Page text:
placed on the Web, either one of the following titles would be
accurate. However, the longer title tells the user exactly what to
expect when this document is viewed.
<title>The Importance of Intranet Search Engines
and Techniques to Improve Search Results</title>
Meta Descriptions and Keywords
Many search engines display the meta description as part of
the results page. If a meta description is not provided, many search
engines typically display the first 50-70 words of a document.
Unfortunately, the header of a document might only contain
information about the author. By providing a meta description, a
search engine will more likely display a summary of the document
rather than simply the first few sentences. Below is an example of a
meta description for this document.
<META NAME="decription" CONTENT="Description of the importance
of Intranet search engines, preparing pages for searching, and how
to build more powerful searches.">
Meta Keywords are also an important part of a Web page. A
good set of keywords should cover the topics mentioned in the
document. Below is an example of meta keywords for this
<META NAME="keywords" CONTENT="Intranet, search engines,
Web, Internet, indexing, retrieval, Boolean operators">
Many search engines also use headings (i.e., <h1>
through <h6>) to
rank the relevance of a document for a particular query. They
assume that words in headings are more important than the words in
text. Hence, when possible, place main concepts and ideas into
HTML heading tags.
Register your URL with the Search Engines and Directories
The final step in preparing pages for searching is to plan and
implement an awareness building campaign for your Web site. This
should include at a minimum submitting your URL to the major
search engines and directories for indexing. One easy approach is to
use a commercial service such as Submit-It (http://www.submit-
HOW TO BUILD MORE POWERFUL SEARCHES
Despite differences in search engines, they have many searching
characteristics in common that can be used to build more powerful
searches. Below are three general search tips that will result in more
relevant documents being returned.
- Perform "phrase searching." Sometimes the order of the search
terms matters. By using phrase searching, you can greatly eliminate
the number of documents that matches a search query. For example,
if you phrase searched for "The Golden Gate Bridge," you
would get a list of documents that contain all four words in that
- Use specific keywords as opposed to general ones. For example
"Purple Martins" will return much more specific results than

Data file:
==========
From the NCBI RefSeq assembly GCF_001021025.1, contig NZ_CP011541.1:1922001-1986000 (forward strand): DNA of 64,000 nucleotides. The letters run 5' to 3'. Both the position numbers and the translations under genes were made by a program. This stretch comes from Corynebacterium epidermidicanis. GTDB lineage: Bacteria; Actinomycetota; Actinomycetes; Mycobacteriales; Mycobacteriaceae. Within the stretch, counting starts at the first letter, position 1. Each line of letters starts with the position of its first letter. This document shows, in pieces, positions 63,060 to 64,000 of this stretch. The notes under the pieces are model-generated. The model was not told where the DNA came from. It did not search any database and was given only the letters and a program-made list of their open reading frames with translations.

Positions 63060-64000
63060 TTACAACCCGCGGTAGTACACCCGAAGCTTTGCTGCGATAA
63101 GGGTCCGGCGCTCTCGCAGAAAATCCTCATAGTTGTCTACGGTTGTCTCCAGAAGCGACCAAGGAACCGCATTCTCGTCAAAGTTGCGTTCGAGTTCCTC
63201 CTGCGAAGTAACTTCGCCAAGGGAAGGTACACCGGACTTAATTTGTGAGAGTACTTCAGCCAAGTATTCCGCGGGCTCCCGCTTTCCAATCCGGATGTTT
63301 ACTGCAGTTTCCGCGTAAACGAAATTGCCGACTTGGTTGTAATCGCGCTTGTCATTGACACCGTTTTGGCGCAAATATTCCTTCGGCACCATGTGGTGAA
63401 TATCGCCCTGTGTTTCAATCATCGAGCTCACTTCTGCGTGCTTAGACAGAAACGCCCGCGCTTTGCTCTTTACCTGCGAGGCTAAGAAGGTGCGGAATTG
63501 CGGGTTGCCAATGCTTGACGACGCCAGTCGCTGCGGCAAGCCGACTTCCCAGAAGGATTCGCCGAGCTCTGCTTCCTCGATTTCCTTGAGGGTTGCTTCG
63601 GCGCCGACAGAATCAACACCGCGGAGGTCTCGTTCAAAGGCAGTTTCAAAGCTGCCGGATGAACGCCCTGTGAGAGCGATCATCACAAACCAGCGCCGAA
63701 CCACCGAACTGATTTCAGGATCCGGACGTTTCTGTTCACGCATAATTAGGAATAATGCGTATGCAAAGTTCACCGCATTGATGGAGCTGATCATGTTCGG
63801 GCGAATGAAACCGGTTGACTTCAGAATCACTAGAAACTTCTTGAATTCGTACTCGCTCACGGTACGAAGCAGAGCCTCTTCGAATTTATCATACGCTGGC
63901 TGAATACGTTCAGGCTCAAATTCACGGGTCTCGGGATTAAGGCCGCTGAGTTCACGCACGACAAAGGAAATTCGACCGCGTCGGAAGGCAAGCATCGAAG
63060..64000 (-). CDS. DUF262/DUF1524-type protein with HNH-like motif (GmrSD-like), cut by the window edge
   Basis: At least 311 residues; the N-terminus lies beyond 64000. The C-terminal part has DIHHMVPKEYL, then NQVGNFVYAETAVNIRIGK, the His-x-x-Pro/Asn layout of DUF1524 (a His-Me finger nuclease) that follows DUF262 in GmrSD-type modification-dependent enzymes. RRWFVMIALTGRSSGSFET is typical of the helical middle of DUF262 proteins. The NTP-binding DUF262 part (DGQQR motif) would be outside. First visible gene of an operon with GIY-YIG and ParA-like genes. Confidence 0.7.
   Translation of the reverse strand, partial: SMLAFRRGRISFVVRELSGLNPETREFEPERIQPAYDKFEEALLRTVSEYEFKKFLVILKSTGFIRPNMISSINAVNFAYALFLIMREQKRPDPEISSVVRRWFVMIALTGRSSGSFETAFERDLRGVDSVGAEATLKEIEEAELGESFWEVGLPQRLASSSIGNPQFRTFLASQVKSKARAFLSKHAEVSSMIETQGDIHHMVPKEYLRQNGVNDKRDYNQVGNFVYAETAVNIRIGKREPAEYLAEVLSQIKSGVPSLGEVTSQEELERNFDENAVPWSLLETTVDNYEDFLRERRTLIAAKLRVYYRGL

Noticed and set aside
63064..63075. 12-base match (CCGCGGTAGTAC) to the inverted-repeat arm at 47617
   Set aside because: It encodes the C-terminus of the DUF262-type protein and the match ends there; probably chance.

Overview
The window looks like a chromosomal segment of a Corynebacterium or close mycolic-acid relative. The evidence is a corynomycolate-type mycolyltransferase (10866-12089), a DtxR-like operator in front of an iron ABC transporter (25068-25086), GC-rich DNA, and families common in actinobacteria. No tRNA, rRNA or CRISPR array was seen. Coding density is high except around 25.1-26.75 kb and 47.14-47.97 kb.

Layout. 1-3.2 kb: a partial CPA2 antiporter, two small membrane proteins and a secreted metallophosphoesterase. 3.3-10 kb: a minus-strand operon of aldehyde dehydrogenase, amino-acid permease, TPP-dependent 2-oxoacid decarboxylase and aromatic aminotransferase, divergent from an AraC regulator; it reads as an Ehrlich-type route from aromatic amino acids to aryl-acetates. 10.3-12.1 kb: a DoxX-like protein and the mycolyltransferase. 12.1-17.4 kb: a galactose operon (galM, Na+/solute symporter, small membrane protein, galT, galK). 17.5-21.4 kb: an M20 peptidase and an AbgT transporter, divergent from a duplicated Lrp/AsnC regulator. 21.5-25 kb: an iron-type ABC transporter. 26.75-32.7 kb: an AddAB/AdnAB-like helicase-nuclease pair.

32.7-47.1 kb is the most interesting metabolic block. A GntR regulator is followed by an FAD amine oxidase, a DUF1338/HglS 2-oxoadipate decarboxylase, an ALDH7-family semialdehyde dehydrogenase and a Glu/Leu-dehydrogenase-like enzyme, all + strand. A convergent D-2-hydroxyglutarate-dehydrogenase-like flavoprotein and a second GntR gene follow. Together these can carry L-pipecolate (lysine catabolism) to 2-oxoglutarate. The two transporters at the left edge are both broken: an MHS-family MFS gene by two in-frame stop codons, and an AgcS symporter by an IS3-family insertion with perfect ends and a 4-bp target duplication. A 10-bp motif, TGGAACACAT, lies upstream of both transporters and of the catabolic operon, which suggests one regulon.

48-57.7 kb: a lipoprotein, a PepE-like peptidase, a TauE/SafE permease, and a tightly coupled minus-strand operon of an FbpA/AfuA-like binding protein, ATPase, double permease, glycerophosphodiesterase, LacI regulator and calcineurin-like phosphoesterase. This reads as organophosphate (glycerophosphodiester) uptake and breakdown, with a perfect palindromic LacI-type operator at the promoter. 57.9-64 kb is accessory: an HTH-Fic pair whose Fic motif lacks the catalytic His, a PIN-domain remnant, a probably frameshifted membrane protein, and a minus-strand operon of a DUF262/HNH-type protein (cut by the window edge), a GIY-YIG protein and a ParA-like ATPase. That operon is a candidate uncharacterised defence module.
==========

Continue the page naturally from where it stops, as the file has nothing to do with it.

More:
- Incorporate Boolean operators into your search. Boolean
operators allow logical thought to be expressed as algebra. Below is
a list of Boolean operators and other search features that will help
produce more powerful search expressions.
Joining search terms with the AND operator tells the search engine
that only documents containing all the terms should be returned. For
example (heart AND transplant) finds documents with both
the word heart and the word transplant. Note: On some
search engines, a plus sign (+) can be used to indicate an AND
Joining search terms with the OR operator tells the search engine that
documents containing any of the terms or phrases should be
returned. For example (nearsighted OR myopic) finds
documents containing either the word nearsighted or the word
myopic. The returned documents could contain both of the
keywords or just one.
The NOT operator excludes unwanted documents containing the
specified terms or phrases. For example (heart AND attack
NOT transplant) would find documents on heart attacks, but
would not return documents on heart transplants. On some search
engines, a minus sign (-) can be used to indicate a NOT operation.
When using AltaVista the NOT operator cannot stand-alone. It must
be used in conjunction with another operator like OR/AND. If using
AltaVista, the query above would be phrased: (heart AND
attack AND NOT transplant).
Wild Cards/Word Stemming
When used at the end of a word, the asterisk (*) functions like a wild
card. It broadens a search to include extensions and plurals of the
word. For example: consult* would match consults, consultant,
consulted, and consulting.
The NEAR operator finds documents containing both specified
keywords that are near to each other. For example
(constitution NEAR "United States") would find
documents containing the phrase "the Constitution of the United
States" or the "United States Constitution". When using the NEAR
operator in Lycos, the words must appear within 25 words of each
other in the results documents. However when using the NEAR
operator in AltaVista, the words must appear within 10 words of
Parentheses can be used to ensure that the operators are evaluated in
the desired order. For example, the parentheses in the query ("Lasik
surgery") AND (astigmatism OR nearsighted) will ensure that the
OR operation is performed before the AND operation. This query
would find documents with the phrase Lasik surgery, and either
astigmatism or nearsighted or both.
Many search engines also incorporate features to restrict searches to
specific parts of a Web page. For example, typing
title:hypertension will retrieve only documents that have
the word hypertension in their title. Below is a partial listing of
other words that can be specified on various search engines.
||Returns documents containing the specified URL.
||Detects image files (GIF, JPEG, etc.)
||Returns documents containing a link to the specified URL.
Exite and Magellan currently support a feature that searches the Web
based on an already retrieved document rather than on keywords.
Instead of using keywords, the search engine can use a document just
viewed as an example in the next search. The new search should
then find documents that are very similar to the one previously
viewed. In Exite this feature is called "MORE like this link" and in
Magellan this feature is called "Find Similar."
Search engines have become an essential tool for both the Internet
and Intranets. A resourceful Web site is useful if people can find
information quickly and efficiently, otherwise it is not. While the
Web and search engines will continue to evolve, this study has
indicated the importance of Intranet search engines, how to prepare
pages for searching, and how to build more powerful searches.